In continuing my theme of "late-to-the-party" reviews...I turn my attention to a film that has been labeled THE horror film of 2017. A film that I was excited for when it hit theaters last February...but, was not able to catch it...for whatever reason. Ladies and Deviants...let us talk about Jordan Peele's directorial debut...Get Out.
I will admit to being a casual fan of the Key and Peele brand of comedy. Like...I enjoy their stuff...but, have already seen most of what they're doing back when The Chappelle Show was around. So...it's fine. I will say, however...that I fucking love their movie stuff. I'm a huge fan of Keanu. Like...a HUGE fan...and crack up...every single time it's on HBO. I also love it whenever either of them pop up in other films. Like Key's involvement in Pitch Perfect 2, for instance.
Yes. I totally just admitted that I watch the Pitch Perfect movies. Come at me.
Anyway...I mention all of that because I was completely floored in every which way when I heard of this film last year. And then that amazing trailer hit...and totally knocked my knees out from under me. I could not see this film soon enough. Well...apparently...I could...seeing as how I'm coming at you with this review like 4 months tardy. But, that is beside the point...because I was excited to see what Jordan looks like as a horror film director. To my credit...I did reserve the film as soon as it hit RedBox. So...there's that.
Anyway...the story begins late at night in a quiet suburb, which, in my humble opinion...is a pretty fucking scary place to begin any film. We notice a black dude walking down the street alone...while, presumably, chatting with his girlfriend on his phone. I dunno know if this would be considered a little spoilery...because it literally happens in the opening moments of the film...but, the poor guy gets spooked by a white car that is seemingly stalking him. Moments later...we see him abducted by the driver of that late model white Porsche. Ok. I will say that after watching the film...this cold open is a bit unnecessary. I mean...I get what it's trying to do...but, I think that it reveals way too much...way too soon. Especially given the sort of...unfolding of the story's particulars.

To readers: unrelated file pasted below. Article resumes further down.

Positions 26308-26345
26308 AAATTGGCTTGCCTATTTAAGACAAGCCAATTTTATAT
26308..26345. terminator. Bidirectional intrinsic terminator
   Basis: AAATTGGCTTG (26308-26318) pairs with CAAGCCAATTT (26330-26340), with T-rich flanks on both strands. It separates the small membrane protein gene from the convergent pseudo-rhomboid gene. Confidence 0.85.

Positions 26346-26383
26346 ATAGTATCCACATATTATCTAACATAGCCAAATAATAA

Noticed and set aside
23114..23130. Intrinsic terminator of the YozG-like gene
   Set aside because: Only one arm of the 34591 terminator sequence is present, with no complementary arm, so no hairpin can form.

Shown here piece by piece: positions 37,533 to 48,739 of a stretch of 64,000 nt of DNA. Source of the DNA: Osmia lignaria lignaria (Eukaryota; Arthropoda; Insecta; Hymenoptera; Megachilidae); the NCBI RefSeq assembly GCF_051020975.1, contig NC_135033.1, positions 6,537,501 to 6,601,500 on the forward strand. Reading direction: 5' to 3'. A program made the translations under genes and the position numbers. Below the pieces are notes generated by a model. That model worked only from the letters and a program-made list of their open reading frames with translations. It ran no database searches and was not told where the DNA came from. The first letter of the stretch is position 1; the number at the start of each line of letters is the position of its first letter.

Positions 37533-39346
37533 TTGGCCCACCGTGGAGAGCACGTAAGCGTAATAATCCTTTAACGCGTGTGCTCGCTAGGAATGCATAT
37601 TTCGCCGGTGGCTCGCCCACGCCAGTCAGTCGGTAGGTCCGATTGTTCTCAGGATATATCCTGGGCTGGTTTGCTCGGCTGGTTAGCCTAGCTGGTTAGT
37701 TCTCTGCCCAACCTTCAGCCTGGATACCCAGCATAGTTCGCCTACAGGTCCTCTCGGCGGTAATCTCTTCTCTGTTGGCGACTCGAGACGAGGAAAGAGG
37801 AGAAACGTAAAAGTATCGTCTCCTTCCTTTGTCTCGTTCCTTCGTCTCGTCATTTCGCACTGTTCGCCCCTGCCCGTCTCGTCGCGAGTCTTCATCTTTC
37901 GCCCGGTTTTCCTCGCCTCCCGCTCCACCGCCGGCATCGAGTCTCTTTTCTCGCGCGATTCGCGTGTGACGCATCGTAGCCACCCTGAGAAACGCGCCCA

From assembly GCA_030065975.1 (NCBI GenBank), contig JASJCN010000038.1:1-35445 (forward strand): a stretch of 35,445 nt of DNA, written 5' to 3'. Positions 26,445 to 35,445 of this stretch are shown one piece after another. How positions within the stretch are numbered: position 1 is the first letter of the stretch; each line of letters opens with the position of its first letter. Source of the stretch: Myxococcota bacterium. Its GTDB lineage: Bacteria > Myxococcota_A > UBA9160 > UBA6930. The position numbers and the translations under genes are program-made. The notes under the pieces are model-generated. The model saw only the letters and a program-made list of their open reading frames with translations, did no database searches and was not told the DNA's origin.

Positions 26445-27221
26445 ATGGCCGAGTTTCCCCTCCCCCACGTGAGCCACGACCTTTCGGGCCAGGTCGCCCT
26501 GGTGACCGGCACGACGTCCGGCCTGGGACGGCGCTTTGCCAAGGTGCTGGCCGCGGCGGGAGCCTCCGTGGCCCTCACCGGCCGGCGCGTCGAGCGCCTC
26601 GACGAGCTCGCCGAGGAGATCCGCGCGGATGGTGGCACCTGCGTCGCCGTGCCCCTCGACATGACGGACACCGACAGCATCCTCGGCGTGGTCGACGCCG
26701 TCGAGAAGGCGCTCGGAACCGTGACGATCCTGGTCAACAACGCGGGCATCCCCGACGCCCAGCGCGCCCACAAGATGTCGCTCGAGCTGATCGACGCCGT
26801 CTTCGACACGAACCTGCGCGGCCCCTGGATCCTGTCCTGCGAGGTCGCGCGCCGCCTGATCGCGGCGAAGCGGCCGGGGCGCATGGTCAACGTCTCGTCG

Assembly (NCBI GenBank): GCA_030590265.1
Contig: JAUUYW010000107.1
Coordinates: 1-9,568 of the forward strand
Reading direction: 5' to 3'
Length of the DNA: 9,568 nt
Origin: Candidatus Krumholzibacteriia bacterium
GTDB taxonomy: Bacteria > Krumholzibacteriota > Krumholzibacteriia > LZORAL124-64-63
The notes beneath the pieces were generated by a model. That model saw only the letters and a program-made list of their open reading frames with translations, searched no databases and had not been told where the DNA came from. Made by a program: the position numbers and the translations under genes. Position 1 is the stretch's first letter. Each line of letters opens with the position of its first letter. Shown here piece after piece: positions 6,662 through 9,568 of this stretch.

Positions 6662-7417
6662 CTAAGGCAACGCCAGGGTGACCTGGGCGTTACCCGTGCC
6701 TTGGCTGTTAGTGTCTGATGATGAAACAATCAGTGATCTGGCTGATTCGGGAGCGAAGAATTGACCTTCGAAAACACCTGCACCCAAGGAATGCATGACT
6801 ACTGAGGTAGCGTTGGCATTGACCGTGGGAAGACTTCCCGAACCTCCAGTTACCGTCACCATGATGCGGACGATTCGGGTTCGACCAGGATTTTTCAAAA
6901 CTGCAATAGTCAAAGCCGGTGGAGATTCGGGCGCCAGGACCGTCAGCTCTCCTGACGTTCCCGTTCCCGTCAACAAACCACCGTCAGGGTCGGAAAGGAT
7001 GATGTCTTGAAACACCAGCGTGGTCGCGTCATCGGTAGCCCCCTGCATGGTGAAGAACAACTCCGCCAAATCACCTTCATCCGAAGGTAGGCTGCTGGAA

Anyway...fast forward a few months and we are introduced to Chris and his lovely girlfriend, Rose. Both played with stunning conviction by Daniel Kaluuya and Allison Williams, respectively. I will note that these two leads are very talented and we should see them go on to bigger projects. Kaluuya already has roles in the awesome Sicario...as well as the anticipated upcoming Black Panther film...and you might know Williams from HBO's Girls. In Get Out...they are both compelling characters that really excel in what they do here. You see...they are a bi-racial couple who are in love with one another. On this particular day that we meet them...they are driving off to introduce Chris to Rose's family out in their house in the country. Seemingly a place where you do not want to get caught with a flat tire in the middle of the night.
Another gripe that I had with the film is that it uses the same exact jump scare that last year's standout film...The Invitation uses effectively in its opening minutes. If you know what I'm referring to...it involves a car and an animal. This particular jump scare sets the tone perfectly in last year's The Invitation...while in this film...it feels a little forced...until a police officer shows up to truly set the tone of the film we are about to watch. This one's a minor complaint...and might be construed as personal taste. However, it is hard to ignore that this particular scene in Get Out feels a little bit pulled from the cheap jump scare department...and you almost see it coming if you've previously watched The Invitation and you are reminded of a couple driving out in the middle of nowhere to the suburbs discussing random stuff. I did enjoy the racially tinged cop scene here, tho.